The above excerpt is taken from a devotional saint song, The World of Illusion written by Shri Guru Ravi Das Maharaj Ji, a prominent North Indian saint and mystic of Bhakti Movement during the 15 century CE. Away from traditional Sanskrit scriptures and Brahman priests, the followers of bhakti tradition and saintly devotees of the Hindu deities began to sign their ecstatic realization of the Divine, in their own languages. This paper will concentrate on the universal nature of the Bhakti Movement, which not only expanded the spiritual reach to all people regardless of their background but also provided a more devotional approach of relationship between a devotee and the deity while seeking the presence of God inside and around us. Saints like Ravi Das, a shoemaker by profession and considered a low caste in traditional Indian society, took devotion to Hindu Deities at a whole new level by providing men and women of all classes a new devotional path. The Bhakti movement in Hinduism promoted intense devotion to a personal aspect of the deity between the periods of C.600-1800. The movement provided new approach to spirituality and religion especially to lower casts in a divided Indian culture by Brahmic teachings. New aspect of relationship between a Bhakti and the deity, as provided by the Bhakti Movement around 600 CE, has been the primary path for Indian masses especially for Shudras (a cast of manual labors and artisans) and women to enjoy their connection with their deities (Living Religions: Hinduism P. 85).  The Bhakti movement came at a time when the Indian society was heavily divided into classes and women and people of lower classes were kept away from Brahman Hindu religious paths as Brahmins controlled the Vedic religion and contact between castes was limited. The Vedas, other scriptures and historical customs have all conditioned the Indian people to accept their social roles (Living Religions: Hinduism P. 99). These were set out in religious-legal texts such as the Code of Manu, compiled during 100-300 CE. The path of bhakti yoga encourages a relationship of intense love between bhakta (devotee) and the deity. Bhakta Nam Dev describes his deep love in sweet metaphors:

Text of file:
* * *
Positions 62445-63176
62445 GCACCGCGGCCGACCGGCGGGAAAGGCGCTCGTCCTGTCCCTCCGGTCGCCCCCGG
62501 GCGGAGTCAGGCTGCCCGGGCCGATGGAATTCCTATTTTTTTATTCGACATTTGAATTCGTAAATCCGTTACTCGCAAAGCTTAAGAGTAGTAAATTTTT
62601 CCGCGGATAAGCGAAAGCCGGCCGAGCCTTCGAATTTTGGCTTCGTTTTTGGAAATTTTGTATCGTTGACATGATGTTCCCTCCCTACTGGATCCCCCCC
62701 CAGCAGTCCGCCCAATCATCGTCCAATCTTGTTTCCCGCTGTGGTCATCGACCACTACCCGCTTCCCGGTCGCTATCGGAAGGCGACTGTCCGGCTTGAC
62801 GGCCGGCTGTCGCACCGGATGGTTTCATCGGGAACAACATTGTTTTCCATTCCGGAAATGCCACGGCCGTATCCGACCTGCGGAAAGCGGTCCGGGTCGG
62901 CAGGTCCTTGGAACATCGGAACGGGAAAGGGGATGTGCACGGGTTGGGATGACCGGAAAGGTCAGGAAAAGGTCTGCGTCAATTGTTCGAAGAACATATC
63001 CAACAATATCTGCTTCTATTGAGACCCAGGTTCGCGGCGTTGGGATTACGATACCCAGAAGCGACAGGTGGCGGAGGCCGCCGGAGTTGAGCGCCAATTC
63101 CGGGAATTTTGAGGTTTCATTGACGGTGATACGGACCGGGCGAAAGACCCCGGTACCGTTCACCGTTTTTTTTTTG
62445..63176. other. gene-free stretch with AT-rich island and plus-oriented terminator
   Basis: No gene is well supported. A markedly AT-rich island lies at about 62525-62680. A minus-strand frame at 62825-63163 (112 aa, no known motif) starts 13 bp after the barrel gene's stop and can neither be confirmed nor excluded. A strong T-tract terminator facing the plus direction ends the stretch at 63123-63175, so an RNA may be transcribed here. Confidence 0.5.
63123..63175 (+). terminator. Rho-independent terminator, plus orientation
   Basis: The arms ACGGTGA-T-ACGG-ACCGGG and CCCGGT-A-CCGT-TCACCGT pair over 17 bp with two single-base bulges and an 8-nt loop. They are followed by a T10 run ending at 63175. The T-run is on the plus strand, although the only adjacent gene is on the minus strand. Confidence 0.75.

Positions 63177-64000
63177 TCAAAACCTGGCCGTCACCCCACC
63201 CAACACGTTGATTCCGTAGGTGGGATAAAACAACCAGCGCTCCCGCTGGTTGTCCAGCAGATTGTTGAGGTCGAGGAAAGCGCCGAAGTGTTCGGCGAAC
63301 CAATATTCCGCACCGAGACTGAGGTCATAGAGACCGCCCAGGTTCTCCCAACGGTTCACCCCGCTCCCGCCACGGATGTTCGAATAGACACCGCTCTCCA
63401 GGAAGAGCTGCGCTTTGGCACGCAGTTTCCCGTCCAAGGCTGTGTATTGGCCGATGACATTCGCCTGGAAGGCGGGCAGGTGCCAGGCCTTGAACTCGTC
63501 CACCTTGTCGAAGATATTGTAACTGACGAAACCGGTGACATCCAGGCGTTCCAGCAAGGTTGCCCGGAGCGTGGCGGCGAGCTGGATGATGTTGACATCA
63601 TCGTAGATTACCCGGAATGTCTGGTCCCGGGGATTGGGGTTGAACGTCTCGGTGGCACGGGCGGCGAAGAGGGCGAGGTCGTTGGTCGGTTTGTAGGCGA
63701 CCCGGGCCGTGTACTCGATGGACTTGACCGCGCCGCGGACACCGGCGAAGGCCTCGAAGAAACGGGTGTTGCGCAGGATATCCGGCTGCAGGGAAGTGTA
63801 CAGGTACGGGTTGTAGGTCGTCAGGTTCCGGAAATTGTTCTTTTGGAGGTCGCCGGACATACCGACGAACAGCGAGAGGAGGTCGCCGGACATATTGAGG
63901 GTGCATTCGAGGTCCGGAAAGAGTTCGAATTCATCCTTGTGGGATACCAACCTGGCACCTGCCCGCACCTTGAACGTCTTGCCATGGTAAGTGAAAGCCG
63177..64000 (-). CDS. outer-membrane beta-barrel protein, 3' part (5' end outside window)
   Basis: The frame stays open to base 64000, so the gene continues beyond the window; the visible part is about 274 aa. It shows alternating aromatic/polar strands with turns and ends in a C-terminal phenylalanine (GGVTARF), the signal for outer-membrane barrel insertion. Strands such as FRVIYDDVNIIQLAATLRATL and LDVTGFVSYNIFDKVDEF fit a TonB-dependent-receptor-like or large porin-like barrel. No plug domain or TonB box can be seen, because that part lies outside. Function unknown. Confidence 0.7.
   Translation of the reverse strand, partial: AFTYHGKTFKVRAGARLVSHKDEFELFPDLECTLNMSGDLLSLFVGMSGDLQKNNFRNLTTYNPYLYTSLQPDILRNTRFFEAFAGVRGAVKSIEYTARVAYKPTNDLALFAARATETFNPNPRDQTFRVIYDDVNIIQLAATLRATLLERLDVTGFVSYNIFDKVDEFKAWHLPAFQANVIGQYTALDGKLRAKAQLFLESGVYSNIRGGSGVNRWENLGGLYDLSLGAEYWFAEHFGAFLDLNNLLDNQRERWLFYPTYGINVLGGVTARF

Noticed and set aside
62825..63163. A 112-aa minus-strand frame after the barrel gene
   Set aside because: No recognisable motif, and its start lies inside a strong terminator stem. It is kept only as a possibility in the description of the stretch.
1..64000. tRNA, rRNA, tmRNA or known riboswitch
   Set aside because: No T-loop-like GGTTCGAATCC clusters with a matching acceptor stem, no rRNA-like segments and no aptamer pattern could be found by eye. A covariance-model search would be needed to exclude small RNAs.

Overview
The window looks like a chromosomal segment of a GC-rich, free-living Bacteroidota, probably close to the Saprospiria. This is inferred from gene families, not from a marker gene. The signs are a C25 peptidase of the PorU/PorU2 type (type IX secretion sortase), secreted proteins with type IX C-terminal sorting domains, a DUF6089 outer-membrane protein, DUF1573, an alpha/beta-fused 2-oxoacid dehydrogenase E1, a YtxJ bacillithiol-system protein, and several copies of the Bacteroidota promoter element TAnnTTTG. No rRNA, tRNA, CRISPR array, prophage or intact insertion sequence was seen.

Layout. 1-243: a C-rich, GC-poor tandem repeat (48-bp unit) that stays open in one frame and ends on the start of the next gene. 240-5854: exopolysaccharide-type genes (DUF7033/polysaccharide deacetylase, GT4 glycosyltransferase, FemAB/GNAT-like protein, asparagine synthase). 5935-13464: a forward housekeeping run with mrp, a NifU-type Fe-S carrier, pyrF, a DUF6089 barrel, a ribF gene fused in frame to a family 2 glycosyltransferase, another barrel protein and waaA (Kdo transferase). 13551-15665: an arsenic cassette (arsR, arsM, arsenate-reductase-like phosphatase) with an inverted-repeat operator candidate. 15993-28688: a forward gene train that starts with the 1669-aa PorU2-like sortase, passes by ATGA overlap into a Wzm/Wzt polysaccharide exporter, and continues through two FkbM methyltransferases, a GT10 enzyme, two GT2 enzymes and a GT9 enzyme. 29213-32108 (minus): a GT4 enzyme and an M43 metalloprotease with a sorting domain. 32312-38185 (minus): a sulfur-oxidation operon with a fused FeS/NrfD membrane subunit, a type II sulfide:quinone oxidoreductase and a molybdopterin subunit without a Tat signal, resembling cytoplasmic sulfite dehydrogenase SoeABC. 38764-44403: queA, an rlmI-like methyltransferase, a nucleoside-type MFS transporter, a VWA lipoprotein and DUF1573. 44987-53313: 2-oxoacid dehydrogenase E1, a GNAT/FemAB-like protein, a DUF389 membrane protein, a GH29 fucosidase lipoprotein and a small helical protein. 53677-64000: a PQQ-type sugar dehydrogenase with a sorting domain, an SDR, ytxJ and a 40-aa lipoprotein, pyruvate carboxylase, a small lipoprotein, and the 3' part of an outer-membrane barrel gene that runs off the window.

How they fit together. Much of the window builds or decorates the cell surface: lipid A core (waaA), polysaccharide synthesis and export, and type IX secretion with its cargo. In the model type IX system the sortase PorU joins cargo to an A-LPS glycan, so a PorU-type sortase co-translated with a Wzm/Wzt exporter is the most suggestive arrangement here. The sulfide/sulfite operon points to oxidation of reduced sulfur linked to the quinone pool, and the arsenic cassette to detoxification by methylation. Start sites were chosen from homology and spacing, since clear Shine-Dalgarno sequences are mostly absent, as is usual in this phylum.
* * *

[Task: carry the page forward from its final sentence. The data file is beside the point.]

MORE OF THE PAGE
Thy Name is beautiful, Thy form is beautify and very beautiful is Thy love, Oh my Omnipresent Lord.

As rain is dear to the earth, as the fragrance of flowers is dear to the blank bee, and as the mango is dear to the cuckoo, so is the Lord to my soul.

(Living Religions: Hinduism P. 84)

The selected saint song shows that God is understood to be present around us in every form by the Bhakti Movement and does not belong to any specific gender. His presence is rather personified through both physical and metaphysical forms, in human emotions and outcomes, and as the core of all forms of life as Ravi Das points out to the Deity’s presence in our hearts that also outlasts our lives. The use of the metaphor of “water in water” by Ravi Das shows that despite of the varying nature and role of various objects and beings, and regardless of any social class, we are one as living example of God’s presence in all of us and in everything around us. Ravi Das also highlights the importance of Deity in one’s life as the only driving factor towards welfare and the ultimate goal, without which nothing is meaningful, by using the analogies of a “king without his kingdom” and “bird perching on a tree”. This universal presence of deity provided more reasons and avenues to a devotee (Bhakti) to seek God.